Historic Estates Museums Presidential Libraries and Hiking Trails
Explore FDR’s Home, Presidential Library and Museum, with two floors of new interactive exhibits. Tour Dia: Beacon and a city-wide celebration of the arts. Vassar’s Loeb Art Center invites you to stroll its galleries free of charge. Shop for treasures in village antique shops or specialty shops. The Mid-Hudson Children’s Museum. Observe native birds and wildlife while hiking, including 30 miles of the Appalachian Trail. Ramble or cycle three Rail Trails, including the Walkway over the Hudson State Historic Park, the world’s longest pedestrian bridge!

Hudson River Valley Scenic and Historic Walking Tours

Biking, Walking Driving Itineraries and outdoor adventures in Dutchess County and the Hudson River Valley. Outdoor recreation includes biking, hiking, horseback riding, golf, kayaking, parasailing, archery and skeet shooting.


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Sunday, December 20, 2015

Chester County Pennsylvania

American Historic Small Town Itineraries
Chester County William Penn established Chester County in 1682 as one of the first three counties in Pennsylvania; West Chester is the county seat. Other historic towns in Chester County include Kennett Square, Oxford and Phoenixville. Each has its own unique agricultural, revolutionary and industrial histories. These "Main Streets of the Brandywine Valley" are treasures of a time gone by with lovely tree-lined streets filled with restaurants, shops, galleries, markets, festivals and more.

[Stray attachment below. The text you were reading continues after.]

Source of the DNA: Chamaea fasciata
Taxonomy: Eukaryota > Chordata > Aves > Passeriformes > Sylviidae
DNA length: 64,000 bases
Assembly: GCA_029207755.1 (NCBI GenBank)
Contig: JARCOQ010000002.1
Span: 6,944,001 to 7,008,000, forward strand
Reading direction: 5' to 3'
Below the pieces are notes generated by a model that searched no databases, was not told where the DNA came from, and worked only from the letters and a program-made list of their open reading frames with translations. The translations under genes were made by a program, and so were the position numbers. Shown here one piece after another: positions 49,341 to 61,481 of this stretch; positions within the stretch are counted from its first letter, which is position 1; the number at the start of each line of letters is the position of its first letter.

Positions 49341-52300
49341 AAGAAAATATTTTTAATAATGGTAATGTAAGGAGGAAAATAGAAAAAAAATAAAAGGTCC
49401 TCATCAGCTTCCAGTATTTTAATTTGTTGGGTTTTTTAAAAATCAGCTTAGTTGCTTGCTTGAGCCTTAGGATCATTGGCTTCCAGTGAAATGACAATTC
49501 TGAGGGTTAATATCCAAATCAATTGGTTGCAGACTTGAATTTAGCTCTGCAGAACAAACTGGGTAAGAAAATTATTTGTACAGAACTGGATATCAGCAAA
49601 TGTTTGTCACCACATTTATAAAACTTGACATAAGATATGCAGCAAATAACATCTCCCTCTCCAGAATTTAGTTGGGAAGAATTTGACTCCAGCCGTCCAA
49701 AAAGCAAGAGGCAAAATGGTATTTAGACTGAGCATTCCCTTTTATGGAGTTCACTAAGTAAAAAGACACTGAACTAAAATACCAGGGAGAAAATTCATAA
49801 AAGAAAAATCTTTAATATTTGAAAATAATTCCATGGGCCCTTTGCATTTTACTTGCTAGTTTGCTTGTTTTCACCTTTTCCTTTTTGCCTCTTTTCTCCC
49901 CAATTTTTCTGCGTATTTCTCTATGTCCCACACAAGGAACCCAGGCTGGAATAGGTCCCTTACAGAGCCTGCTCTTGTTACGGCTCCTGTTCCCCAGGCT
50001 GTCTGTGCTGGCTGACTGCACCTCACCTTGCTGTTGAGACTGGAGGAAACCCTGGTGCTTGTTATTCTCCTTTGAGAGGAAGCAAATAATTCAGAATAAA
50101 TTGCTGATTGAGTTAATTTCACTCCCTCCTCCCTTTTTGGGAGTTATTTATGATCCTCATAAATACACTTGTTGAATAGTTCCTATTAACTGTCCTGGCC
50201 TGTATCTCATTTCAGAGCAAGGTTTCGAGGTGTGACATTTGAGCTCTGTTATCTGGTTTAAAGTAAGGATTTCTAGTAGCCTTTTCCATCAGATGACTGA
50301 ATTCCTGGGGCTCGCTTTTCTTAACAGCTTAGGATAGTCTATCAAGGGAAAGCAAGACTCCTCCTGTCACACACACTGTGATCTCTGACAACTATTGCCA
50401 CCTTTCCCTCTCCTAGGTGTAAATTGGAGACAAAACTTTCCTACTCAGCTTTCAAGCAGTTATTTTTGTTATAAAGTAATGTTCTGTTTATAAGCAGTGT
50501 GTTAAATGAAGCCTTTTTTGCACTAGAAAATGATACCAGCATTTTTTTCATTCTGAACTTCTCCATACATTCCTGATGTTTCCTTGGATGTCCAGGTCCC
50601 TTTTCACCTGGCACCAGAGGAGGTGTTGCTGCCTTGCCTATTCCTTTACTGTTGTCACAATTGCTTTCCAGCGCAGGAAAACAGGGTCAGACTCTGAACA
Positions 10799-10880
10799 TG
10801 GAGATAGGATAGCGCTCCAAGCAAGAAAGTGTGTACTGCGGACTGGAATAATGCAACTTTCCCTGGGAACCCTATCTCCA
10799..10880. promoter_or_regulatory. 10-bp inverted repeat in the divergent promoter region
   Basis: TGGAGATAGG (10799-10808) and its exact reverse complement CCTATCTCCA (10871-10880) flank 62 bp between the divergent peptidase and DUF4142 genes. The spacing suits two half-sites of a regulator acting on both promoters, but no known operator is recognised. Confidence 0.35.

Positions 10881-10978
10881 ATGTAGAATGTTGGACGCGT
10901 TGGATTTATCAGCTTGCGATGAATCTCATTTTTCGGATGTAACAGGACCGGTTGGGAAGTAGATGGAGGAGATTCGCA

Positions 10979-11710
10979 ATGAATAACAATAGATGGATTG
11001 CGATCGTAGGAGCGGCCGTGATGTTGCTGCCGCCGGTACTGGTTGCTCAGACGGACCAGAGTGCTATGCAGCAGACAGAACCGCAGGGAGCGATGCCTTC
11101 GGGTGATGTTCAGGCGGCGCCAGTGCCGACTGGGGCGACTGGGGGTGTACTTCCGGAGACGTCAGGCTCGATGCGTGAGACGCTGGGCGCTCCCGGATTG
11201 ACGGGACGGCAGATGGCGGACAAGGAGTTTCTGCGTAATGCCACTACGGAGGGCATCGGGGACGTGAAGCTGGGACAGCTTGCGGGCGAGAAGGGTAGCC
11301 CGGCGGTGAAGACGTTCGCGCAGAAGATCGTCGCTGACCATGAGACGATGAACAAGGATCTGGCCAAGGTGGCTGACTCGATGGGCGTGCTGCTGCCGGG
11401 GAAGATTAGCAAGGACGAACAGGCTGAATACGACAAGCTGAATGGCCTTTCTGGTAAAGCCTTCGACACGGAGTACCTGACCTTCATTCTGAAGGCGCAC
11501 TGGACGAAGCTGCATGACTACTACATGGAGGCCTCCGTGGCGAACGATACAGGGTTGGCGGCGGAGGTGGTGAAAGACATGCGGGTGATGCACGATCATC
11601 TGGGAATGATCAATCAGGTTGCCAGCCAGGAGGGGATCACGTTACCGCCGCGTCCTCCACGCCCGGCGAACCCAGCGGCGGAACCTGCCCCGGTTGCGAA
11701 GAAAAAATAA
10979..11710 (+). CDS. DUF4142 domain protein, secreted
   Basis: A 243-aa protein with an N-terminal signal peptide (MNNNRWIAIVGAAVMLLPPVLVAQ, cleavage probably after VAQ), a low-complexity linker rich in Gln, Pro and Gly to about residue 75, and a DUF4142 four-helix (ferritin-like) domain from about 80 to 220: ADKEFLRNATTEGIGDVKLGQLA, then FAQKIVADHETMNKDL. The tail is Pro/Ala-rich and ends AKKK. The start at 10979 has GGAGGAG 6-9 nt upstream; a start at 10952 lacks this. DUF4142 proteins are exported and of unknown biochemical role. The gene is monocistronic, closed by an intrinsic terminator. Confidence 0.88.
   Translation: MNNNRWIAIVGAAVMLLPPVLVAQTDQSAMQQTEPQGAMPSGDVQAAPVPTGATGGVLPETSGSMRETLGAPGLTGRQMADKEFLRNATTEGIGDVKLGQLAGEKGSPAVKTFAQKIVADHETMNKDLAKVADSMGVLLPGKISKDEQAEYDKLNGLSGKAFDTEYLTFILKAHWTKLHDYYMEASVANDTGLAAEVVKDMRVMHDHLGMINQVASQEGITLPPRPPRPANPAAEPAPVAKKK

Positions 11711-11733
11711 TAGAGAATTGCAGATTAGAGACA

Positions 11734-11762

West Chester Nestled in the heart of the Brandywine Valley, West Chester is a picturesque and historic community that offers small-town charm with a cosmopolitan flair. Their downtown boasts 83 shops and 59 restaurants. The Chester County Historical Society is a history museum which tells the American story from a local perspective. West Chester's Main Streets offer a host of diverse shops and galleries. Specialty shops featuring imported olive oils, fine handmade chocolates, cigars and skate and surf equipment. The West Chester railroad, one of the oldest in America, offers a 90-minute train excursion through the beautiful Chester Creek Valley.
Kennett Square The town was originally called Kennet Square, with the name "Kennet", England, and "Square" coming from the original William Penn one square mile land grant. General Sir William Howe marched through Kennett to the Battle of Brandywine during the American Revolution.
Kennett is famous for being the mushroom capital of the world; over 60 percent of the nation's mushroom crop is from this region. This small town main street is filled with an eco-boutique, a rare book store, quilts, antiques and a spa. A walk down Kennett's State Street is also a culinary adventure.